Abderraman II made the first expansion (round 822) of the Mosque of Cordoba, by making the prayer hall larger, adding 8 more arcs facing the south, decorating it with clear abbasí influences, as a consequence of the political contacts between the Eastern Caliphate and the arrival to the Peninsula of people coming from the West. Mohamed I gave the definite shape to the Saint Esteban Gate ( Puerta de San Esteban ). Its origin is not certain, though it seems clear its aesthetic appearance is due to the blend of Visigoth and Cordoba's Caliph Art. After Mohamed I, came two more rulers, Al-Mundir and Abd- Allah. The first ruler, Al-Mundir, built the treasure room, although its location is not known. The second ruler, Abd-Allah, built a secret corridor, called sabat , that was connected to the Caliph's Alcazar (Caliph's Palace) with the mihrab (minaret).
Abderraman III proclaimed himself Caliph in 929, making Cordoba the biggest and most important capital of all the Western Islamic kingdom. The only change he did to the Mosque Alhama was the construction of a new alminar (minaret) and the expansion of the courtyard. This minaret was the first one of the Western world. Also, the new ruler Abderraman III, ordered to reinforce the arches that communicate the prayer hall with the ablutions courtyard, which were deformed by the pressure of the naves. From the courtyard to the main entrance of the Palace, he installed a big horseshoe arch above the existing one and built a semi-circular vault between both of them. In this same century, being Alhakem II the Caliph, the culture, aesthetic and literary arts increased considerably. Also, the political and cultural contacts with the great capital of Byzantium were increased.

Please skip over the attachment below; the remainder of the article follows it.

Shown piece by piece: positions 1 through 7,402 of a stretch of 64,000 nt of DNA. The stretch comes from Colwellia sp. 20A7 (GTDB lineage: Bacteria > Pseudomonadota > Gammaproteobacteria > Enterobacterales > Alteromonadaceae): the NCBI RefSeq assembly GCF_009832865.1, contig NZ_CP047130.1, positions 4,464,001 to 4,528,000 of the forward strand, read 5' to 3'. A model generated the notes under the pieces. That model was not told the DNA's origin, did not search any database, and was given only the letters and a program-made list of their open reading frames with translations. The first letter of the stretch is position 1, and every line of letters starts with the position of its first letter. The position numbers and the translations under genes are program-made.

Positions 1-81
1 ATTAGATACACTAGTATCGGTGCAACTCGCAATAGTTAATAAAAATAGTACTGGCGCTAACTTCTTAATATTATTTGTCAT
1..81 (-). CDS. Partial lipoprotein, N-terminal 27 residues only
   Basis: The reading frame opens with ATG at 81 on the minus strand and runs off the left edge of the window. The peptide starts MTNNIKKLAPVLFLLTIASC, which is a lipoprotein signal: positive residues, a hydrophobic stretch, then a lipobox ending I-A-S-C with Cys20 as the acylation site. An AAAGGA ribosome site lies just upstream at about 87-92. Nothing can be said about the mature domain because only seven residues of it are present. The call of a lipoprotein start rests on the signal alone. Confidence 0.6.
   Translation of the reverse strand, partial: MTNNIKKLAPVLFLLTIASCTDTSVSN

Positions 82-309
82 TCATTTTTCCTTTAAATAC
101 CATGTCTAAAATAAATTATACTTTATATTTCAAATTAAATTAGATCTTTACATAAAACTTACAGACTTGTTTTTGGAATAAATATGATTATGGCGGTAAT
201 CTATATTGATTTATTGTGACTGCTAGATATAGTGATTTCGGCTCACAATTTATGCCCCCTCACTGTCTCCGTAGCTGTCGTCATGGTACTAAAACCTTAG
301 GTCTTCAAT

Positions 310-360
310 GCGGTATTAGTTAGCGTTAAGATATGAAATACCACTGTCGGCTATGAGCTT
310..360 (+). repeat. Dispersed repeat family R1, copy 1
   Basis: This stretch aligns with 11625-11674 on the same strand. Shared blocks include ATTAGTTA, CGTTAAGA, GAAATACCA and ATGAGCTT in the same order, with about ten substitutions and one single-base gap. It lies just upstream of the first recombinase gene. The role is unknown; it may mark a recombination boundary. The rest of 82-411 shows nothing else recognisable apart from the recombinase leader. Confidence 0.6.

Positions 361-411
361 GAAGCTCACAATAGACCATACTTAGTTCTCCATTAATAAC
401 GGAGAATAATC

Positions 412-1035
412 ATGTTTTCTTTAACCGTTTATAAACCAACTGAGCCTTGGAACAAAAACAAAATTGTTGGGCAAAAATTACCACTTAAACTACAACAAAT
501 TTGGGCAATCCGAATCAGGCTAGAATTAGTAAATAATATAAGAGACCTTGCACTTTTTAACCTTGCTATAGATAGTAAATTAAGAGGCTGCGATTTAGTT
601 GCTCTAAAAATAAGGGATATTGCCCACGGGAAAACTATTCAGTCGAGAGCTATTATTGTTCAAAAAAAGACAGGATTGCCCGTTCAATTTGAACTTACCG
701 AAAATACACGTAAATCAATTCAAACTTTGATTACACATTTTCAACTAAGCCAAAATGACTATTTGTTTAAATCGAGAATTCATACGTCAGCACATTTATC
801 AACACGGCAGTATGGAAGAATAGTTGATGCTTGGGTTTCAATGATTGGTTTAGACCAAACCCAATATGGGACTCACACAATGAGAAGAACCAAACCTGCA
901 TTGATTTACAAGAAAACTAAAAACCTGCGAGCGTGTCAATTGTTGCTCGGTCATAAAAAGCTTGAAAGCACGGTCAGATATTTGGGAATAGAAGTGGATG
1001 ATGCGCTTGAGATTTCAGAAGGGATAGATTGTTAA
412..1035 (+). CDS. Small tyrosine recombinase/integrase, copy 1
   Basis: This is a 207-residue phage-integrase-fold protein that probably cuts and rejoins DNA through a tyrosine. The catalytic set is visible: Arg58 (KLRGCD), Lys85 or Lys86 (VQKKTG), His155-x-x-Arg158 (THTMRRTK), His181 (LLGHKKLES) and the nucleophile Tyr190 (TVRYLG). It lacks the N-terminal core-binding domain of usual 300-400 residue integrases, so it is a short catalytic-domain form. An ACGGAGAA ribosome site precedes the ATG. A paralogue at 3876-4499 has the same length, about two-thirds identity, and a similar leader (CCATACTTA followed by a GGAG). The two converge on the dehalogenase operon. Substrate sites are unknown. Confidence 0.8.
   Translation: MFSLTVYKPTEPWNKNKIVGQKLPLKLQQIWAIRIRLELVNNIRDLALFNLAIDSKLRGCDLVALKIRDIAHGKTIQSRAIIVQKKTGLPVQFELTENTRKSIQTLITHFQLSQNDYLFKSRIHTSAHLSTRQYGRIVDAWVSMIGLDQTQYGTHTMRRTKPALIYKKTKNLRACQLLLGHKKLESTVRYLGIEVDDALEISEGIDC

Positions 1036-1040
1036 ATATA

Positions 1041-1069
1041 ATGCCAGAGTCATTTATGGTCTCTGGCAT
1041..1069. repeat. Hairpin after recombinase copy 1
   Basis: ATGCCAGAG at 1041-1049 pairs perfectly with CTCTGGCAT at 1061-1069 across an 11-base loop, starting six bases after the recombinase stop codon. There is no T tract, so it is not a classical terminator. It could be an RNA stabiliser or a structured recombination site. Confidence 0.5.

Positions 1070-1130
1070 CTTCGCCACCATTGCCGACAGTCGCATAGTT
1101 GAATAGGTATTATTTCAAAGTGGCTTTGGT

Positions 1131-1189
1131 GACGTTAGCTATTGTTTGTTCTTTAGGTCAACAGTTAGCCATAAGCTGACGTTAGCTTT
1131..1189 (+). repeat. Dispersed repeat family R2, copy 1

Alhakem II added 12 more naves, getting even nearer to the Guadalquivir river. All the materials used in this new expansion were made for that only purpose. Fusts of pink and blue marble alternate. At the qibla or back wall of this construction is where the minaret is located from where they called for prayer. This back wall, due to the pressures it had to stand, was built double, making it more solid and resistant. At this same wall is where the maqsura (the prayer space facing the minaret) is located, being the principal area of the compound. Since this space was quite dark, due to not having enough incoming light, more vaults were built with skylights that allowed the illumination of the room.
These vaults are constructed leaving large open spaces between them. This constructive solution was used many times over in latter mudéjar (Moslem) constructions, receiving the name of Caliphate vault ribs (ribs in the intrados of a vault). The maqsura (prayer space for the ruler) is lavishly decorated with carved marble adorned with Syrian type motives and elaborate mosaics, that execute intricate vegetal scroll forms, giving the space a special colour aesthetic similar to the Byzantine constructions. An elaborate octagonal convex dome rises above the maqsura and the mihrab or minaret, which has an octagonal floor plan.
La última gran ampliación la lleva a cabo el visir Almanzor a finales del siglo X. La inminente caída del califato se vislumbra en la pobreza de materiales empleados en esta zona. Ante la imposibilidad de realizar un aumento hacia el sur, debido a la próxima ubicación del río Guadalquivir, Almanzor opta por añadir ocho naves más en dirección este.